DREAMING THE IMPOSSIBLE
John Steinbeck once wrote that a writer attempts the impossible. I assume he was referring to writing, not flying or becoming invisible. It takes considerable effort to create images and feelings that transport us to other worlds and enable us to experience different perspectives. The right words can be elusive. Ask any writer. John Steinbeck was a talented and prolific author, one that I admire and I have concluded that his point was to set high goals, to dream. This familiar advice is wisdom I have heard throughout the years about life in general, and can certainly be applied to writing. My dream has been to write a book, my “impossible” book. I spend a lot of time staring at the blank screen and sometimes wonder why I bother. Although Doubt rears its ugly head I forge ahead stubbornly. I give myself no choice.
In my daydreams I am a famous author and have been awarded a Pulitzer Prize. I imagine a glamorous photo on the back cover of my best seller. I travel on promotional tours; sign autographs and appear on Oprah, right up there with Frank McCourt or Alice Walker. I bask in the glory of fame and fortune. (I think of all of those royalty checks. Hmmmm.This may take some doing!) All I really know is that it is essential for me to put words on paper, whether I am writing an assignment, the passionate ramblings I put into my journals or the poetry that emerges from my heart in times of deep emotion.
My love of language began in the mid 1950’s when I was a shy first grader. I was sitting at my desk in school one day trying to make sense of the jumble of letters in my reader. The moment of truth came to me when I realized that letters put together in a certain way made words. Words made sentences, sentences made paragraphs, and then you had a story. (Thank you Dick and Jane)! With that epiphany a new world open up and thus began my love of the written word. It wasn’t long before I was scribbling out my own little stories. By the time I completed middle school I discovered writing was second nature. Compositions and stories flowed from my pen. I took pride in my work. I entered writing contests and had pen pals. My English teach gave me A's in both grammar and spelling and composition. My parents (a writer/editor team) also nurtured the talent that became my lifeline.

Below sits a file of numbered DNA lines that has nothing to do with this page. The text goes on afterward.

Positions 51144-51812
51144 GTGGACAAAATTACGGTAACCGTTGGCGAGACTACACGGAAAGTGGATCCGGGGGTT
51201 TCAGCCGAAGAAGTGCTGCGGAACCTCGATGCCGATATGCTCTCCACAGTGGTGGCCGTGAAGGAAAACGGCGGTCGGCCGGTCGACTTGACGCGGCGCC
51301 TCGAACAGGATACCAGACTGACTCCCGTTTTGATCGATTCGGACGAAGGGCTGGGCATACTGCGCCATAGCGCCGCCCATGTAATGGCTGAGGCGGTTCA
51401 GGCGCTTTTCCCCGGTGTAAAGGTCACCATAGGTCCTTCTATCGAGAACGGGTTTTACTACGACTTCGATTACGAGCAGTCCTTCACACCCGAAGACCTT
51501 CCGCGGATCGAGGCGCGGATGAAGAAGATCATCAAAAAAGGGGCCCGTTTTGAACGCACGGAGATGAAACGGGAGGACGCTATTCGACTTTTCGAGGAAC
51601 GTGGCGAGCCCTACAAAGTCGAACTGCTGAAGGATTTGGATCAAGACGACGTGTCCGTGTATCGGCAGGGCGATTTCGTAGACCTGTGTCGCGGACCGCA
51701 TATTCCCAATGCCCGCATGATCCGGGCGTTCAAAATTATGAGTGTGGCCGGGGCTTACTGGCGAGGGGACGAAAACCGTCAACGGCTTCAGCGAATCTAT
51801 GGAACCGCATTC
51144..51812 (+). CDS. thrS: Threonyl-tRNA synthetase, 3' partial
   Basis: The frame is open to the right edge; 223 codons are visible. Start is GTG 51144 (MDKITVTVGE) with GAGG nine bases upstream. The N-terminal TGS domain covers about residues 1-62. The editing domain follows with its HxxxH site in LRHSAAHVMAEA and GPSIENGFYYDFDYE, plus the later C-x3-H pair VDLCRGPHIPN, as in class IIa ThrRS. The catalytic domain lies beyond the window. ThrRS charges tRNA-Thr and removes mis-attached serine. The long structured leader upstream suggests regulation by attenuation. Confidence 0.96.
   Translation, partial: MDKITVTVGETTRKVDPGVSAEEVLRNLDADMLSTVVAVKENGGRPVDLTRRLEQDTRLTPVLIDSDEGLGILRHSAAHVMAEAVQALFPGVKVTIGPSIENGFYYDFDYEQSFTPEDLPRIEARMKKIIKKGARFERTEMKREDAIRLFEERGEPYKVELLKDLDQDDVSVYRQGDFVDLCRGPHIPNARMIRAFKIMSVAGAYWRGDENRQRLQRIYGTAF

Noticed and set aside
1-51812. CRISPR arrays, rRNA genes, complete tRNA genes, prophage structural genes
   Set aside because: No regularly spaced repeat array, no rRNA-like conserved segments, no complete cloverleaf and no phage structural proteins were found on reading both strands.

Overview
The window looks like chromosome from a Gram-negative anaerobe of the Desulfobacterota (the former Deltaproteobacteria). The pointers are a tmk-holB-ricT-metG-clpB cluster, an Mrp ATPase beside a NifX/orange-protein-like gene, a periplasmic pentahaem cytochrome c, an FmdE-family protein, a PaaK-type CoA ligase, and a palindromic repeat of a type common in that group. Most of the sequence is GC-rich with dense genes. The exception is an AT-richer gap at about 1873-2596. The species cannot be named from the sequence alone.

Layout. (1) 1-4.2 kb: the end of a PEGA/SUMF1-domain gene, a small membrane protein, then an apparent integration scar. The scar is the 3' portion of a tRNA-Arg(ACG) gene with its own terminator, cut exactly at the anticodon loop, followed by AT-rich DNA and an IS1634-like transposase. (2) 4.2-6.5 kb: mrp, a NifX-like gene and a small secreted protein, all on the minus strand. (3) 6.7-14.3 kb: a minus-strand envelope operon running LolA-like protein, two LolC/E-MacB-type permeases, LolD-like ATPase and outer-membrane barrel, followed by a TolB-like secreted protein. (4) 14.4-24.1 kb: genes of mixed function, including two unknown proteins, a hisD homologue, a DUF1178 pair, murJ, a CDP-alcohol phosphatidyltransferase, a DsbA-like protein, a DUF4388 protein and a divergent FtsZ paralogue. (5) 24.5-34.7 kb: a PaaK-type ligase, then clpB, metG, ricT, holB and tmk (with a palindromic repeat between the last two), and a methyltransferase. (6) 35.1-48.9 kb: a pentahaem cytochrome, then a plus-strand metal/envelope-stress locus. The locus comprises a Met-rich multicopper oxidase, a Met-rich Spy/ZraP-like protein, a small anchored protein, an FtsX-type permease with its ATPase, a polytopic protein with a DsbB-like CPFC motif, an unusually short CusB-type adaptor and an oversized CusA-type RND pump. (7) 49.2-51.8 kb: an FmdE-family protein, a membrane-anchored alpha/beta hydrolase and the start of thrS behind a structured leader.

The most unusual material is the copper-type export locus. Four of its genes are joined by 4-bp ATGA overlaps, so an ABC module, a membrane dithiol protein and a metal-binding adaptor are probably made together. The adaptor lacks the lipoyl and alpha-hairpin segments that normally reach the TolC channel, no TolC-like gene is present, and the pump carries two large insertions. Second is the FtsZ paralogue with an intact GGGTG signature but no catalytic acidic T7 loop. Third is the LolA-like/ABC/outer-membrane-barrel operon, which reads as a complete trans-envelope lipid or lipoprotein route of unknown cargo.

I took an unintentional sabbatical from writing in the seventies. Life was a swift and complex series of episodes that gave me time little to reflect, let alone write. I was a young wife and a mother at the age of nineteen. Raising my children and coping with my abusive husband consumed any creative energy that I may have had.
The years sped by and by the mid eighties I was writing again. The floodgates opened and I wrote passionately pouring out anger, sadness, joy, dreams and prayers into the pages of my journals. I re discovered my love for poetry when my second grandson was stillborn. I was profoundly moved by the experience and compelled to express my emotions as a way of closure. The outcome was a poem called “Quintessence,” which I submitted to a poetry contest. Weeks later I received a notification that this poem had earned an honorable mention. I was thrilled and so inspired that I decided to take a correspondence course in English Composition through a local university. This led to more submissions, two of which were published. I was a writer! My perspective of life had deepened with the realization that I have to write. It is my passion, my gift, and my responsibility.
Who I am as person and what I write are one and the same. The blank page comes vividly to life and demands to be shared. Fame and fortune may elude me and I may never get that interview with Oprah but I certainly enjoy the process as I continue to write, to dream, and “attempt the impossible.”
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